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Discussion in 'Homesteading Questions' started by ThistleMary, Jun 17, 2017.
The corn will rot, stalks and all if not covered while in storage.
Back to the OP if you are experimenting I'd plant a little each of wheat ,barley , oats, sunflowers ,milo, and rice.
I hadn't thought of rice but that's an interesting idea. It's not something we eat a lot of but a little here and there. Anybody here grow rice for their own use?
To grow rice you have to be able to flood the field.
yep. What he says.
No you don't! They grow dry land rice in several states.
OP. Over the last 20 years, we have average about 86 bushels of corn per acre on one of our farms. This is with good soil, yearly fertilization, and rotating the crops with beans. On another farm, with more marginal soil, we were lucky to get 60 bushels an acre. If you do not have excellent soil, you might consider growing corn and beans together. More water is required but the beans will fix nitrogen for your corn, and the corn will provide a pole for your beans to climb.
I forgot buckwheat.
There are only a couple of varieties that don't require flooding the fields, and they aren't common nor productive.
Please explain how that's relevant to the discussion.
This guy in Indiana ran an interesting test.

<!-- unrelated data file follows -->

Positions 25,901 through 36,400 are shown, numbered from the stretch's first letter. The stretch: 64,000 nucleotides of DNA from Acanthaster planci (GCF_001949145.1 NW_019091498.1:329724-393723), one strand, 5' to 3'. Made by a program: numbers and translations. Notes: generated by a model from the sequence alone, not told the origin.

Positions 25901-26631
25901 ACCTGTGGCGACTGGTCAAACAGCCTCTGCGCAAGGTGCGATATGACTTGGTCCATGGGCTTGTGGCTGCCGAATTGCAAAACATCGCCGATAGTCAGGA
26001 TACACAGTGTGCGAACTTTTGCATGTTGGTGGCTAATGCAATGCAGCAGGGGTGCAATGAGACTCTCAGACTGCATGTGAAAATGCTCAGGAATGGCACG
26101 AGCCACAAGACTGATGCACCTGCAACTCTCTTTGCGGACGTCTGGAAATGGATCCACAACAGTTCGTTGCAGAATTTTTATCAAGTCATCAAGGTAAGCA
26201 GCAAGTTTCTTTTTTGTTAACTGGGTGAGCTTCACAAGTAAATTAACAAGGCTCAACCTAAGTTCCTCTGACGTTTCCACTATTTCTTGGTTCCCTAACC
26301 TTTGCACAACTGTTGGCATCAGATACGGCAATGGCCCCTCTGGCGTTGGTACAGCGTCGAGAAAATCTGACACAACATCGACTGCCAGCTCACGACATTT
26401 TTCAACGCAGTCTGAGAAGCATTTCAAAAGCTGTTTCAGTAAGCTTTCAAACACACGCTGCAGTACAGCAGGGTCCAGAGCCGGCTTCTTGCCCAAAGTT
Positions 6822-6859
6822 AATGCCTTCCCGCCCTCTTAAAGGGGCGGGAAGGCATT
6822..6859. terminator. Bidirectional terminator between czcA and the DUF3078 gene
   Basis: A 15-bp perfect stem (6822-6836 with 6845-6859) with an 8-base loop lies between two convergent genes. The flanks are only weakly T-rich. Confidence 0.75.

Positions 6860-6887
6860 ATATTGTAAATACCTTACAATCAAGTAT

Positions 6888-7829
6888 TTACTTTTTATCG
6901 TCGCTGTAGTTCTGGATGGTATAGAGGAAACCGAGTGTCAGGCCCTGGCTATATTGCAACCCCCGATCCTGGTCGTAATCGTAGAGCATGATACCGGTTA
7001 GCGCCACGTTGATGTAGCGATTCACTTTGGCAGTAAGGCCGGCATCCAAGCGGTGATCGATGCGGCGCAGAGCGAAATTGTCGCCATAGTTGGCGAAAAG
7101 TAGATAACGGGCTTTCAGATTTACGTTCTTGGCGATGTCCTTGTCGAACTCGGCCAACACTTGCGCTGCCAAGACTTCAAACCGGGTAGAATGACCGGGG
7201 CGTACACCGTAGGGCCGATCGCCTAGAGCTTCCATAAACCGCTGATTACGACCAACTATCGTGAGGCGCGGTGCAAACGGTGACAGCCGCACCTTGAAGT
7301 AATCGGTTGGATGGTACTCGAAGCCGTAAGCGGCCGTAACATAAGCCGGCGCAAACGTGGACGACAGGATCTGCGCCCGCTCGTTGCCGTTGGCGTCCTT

Irrigation and flooding are different things with different purposes.
SOIL QUALITY --- Should have been the first parameter looked at.
Well, where I seen it growed, it was in water a foot or more deep.
Around here (northern Indiana corn-belt area), the average runs way over 200 bushels / acre, but friends who live and farm in KY are lucky to get 150 or so. It is highly dependent on the area you are in, soil, equipment you use, etc.
The record crop for corn was 500+ bushels an acre, IIRC, but they went to some serious extremes to get that.
Here is an article with some interesting info on record crops, OP, you may want to look at this to see what the records are, how they did it, etc.
It's self explanatory.
That link was already posted.
It doesn't change the data I posted.
That's exactly right. There's a lot of sugar sand soil in some parts of FL, you aren't going to raise much of a corn crop on that without some serious work on getting your fertility and organic matter up.
For reference - average FL yield for corn in '16 was 145 bushels and wheat was 30 bushels. I would guess that includes a high percentage of irrigated acres. I'd budget lower if I was the OP.
The nationwide record average yield has too much noise in it because there is too much variability in yields across the country - for example, my farm's yield average (APH) is higher than that.
If it were me, I'd do a mix of crops and see what worked in my area. No use throwing all your eggs in one basket right away.
That's pretty close to the 164 BPA average.
So you're conceding your initial analysis was incorrect! Gotcha